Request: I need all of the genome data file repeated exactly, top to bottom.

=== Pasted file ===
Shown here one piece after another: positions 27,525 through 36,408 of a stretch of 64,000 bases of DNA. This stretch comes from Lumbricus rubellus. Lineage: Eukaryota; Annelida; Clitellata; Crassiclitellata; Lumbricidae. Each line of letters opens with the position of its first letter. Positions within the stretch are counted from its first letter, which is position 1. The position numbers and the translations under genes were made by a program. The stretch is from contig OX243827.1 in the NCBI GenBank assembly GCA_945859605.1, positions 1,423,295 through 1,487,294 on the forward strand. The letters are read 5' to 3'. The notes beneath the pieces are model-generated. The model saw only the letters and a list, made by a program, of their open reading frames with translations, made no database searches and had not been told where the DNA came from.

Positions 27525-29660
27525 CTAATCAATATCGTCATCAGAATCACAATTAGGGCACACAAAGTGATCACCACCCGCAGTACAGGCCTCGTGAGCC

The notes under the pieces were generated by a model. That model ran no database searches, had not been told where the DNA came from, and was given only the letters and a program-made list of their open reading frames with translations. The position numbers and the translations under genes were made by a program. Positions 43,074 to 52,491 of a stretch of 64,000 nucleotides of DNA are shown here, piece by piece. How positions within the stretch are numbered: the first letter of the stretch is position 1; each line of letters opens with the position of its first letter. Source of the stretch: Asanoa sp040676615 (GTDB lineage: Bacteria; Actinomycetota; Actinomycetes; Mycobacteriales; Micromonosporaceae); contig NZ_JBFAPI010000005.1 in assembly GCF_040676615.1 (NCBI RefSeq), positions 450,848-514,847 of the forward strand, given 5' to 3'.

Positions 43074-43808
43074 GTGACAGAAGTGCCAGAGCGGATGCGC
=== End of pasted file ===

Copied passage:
Shown here one piece after another: positions 27,525 through 36,408 of a stretch of 64,000 bases of DNA. This stretch comes from Lumbricus rubellus. Lineage: Eukaryota; Annelida; Clitellata; Crassiclitellata; Lumbricidae. Each line of letters opens with the position of its first letter. Positions within the stretch are counted from its first letter, which is position 1. The position numbers and the translations under genes were made by a program. The stretch is from contig OX243827.1 in the NCBI GenBank assembly GCA_945859605.1, positions 1,423,295 through 1,487,294 on the forward strand. The letters are read 5' to 3'. The notes beneath the pieces are model-generated. The model saw only the letters and a list, made by a program, of their open reading frames with translations, made no database searches and had not been told where the DNA came from.

Positions 27525-29660
27525 CTAATCAATATCGTCATCAGAATCACAATTAGGGCACACAAAGTGATCACCACCCGCAGTACAGGCCTCGTGAGCC

The notes under the pieces were generated by a model. That model ran no database searches, had not been told where the DNA came from, and was given only the letters and a program-made list of their open reading frames with translations. The position numbers and the translations under genes were made by a program. Positions 43,074 to 52,491 of a stretch of 64,000 nucleotides of DNA are shown here, piece by piece. How positions within the stretch are numbered: the first letter of the stretch is position 1; each line of letters opens with the position of its first letter. Source of the stretch: Asanoa sp040676615 (GTDB lineage: Bacteria; Actinomycetota; Actinomycetes; Mycobacteriales; Micromonosporaceae); contig NZ_JBFAPI010000005.1 in assembly GCF_040676615.1 (NCBI RefSeq), positions 450,848-514,847 of the forward strand, given 5' to 3'.

Positions 43074-43808
43074 GTGACAGAAGTGCCAGAGCGGATGCGC